14.8 We also take account in our proposals on recruitment of the perception in some quarters that police officers are predominantly middle class. A great many of the officers we have met would not describe themselves as coming from a middle class background, but the perception nevertheless exists. It would of course be absurd to try to set composition targets based on criteria as subjective as "class'', but all our proposals are designed to achieve a police service which is an integral part of all the communities in Northern Ireland.

14.9 As we have said before, the Catholic/Nationalist -- Protestant/Unionist imbalance is a case apart, and here we do make proposals which include recruitment and composition targets. We have worked intensively on this, with the help of consultants, taking account of the following factors:
    • Overall size of the police service. As we argued in the previous chapter, we believe that a service of 7,500 regular officers is justified by the policing requirements of Northern Ireland. A larger service might provide scope for a more rapid transformation of the composition, but would be extremely costly and, being too large for the policing task, inefficient and wasteful. A smaller service, which some submissions favoured, would provide extremely limited scope for new recruitment.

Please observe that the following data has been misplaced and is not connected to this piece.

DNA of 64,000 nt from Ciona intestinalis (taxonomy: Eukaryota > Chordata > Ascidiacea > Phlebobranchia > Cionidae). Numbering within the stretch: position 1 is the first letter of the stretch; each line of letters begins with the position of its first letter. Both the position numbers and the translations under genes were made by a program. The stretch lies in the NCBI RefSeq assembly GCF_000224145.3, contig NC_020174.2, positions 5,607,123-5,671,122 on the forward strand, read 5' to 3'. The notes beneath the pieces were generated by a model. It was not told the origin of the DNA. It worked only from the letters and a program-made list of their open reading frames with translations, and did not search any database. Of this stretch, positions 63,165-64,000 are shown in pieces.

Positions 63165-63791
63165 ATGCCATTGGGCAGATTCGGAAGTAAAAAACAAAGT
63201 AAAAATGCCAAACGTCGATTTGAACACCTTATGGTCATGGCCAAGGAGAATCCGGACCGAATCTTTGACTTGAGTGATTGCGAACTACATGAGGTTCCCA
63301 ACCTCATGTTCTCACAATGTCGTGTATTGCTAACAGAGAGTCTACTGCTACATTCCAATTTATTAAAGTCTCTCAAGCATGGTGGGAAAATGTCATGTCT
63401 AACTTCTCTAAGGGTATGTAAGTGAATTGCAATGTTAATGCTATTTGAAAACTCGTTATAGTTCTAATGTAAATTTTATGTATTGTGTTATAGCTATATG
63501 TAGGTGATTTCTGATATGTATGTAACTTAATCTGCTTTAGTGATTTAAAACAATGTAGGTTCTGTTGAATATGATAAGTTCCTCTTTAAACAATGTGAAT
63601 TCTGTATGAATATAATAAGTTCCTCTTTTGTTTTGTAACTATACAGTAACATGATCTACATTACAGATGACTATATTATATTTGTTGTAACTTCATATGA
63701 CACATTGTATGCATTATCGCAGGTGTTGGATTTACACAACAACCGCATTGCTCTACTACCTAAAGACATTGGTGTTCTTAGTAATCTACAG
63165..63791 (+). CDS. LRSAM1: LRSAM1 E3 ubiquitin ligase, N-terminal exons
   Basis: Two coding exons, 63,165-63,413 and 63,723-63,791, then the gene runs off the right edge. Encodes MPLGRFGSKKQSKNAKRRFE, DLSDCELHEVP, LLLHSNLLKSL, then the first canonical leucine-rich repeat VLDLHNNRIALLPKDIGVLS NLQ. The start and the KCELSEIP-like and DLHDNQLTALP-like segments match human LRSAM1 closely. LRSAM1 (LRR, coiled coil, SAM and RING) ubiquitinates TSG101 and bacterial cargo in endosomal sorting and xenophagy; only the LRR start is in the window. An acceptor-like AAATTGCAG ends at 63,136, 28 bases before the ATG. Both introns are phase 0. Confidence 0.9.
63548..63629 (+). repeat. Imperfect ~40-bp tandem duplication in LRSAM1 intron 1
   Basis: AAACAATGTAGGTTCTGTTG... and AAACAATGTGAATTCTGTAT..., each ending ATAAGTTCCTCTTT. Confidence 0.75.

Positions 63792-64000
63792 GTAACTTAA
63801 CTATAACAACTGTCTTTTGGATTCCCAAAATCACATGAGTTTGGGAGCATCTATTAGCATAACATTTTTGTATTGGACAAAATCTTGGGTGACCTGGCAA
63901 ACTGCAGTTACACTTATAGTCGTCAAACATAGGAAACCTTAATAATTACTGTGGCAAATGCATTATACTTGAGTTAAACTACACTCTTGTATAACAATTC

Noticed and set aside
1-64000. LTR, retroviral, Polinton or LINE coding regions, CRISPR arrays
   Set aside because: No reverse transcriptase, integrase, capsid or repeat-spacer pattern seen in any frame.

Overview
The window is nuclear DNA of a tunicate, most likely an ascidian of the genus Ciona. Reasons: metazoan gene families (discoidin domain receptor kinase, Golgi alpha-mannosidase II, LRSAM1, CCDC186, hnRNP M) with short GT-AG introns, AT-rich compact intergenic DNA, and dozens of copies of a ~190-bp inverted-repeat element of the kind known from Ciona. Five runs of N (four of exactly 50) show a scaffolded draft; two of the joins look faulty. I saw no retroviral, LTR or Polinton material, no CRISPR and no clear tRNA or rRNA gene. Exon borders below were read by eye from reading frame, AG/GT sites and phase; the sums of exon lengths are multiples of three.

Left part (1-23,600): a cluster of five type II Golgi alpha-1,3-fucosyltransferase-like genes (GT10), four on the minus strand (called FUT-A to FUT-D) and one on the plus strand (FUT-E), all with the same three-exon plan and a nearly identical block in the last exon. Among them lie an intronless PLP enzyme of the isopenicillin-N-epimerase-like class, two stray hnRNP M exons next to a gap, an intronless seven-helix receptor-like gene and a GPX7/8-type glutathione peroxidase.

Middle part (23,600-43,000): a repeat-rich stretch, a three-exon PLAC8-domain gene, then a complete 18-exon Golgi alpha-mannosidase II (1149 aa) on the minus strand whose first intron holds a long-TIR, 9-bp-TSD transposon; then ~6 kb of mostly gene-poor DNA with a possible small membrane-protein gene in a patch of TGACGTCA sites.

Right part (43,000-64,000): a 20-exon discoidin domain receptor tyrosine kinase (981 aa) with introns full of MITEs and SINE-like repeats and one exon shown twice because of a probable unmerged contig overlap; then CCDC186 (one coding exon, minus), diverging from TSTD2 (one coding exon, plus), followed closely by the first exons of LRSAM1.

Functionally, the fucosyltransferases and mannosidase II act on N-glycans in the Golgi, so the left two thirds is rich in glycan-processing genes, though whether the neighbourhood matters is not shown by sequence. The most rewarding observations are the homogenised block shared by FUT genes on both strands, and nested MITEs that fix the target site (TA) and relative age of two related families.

• The early retirement of regular police officers must in law be on a voluntary basis. We have therefore had to make estimates of the numbers who would volunteer, and the number of positions that would consequently become available to be filled by recruits.
    • The importance of merit as a criterion for recruitment, a point made to us strongly from all parts of the community.
    • The inequity, as we judged it, of recruiting more Catholics/Nationalists than Protestants/Unionists over a period of years. We have opted for a recruitment profile of 50% Protestant, 50% Catholic over a ten year period (which reflects the demographic breakdown of people now in their twenties, or who will reach the age of recruitment over that period). An imbalance in recruitment now would result in an imbalance in the composition of the police in the future.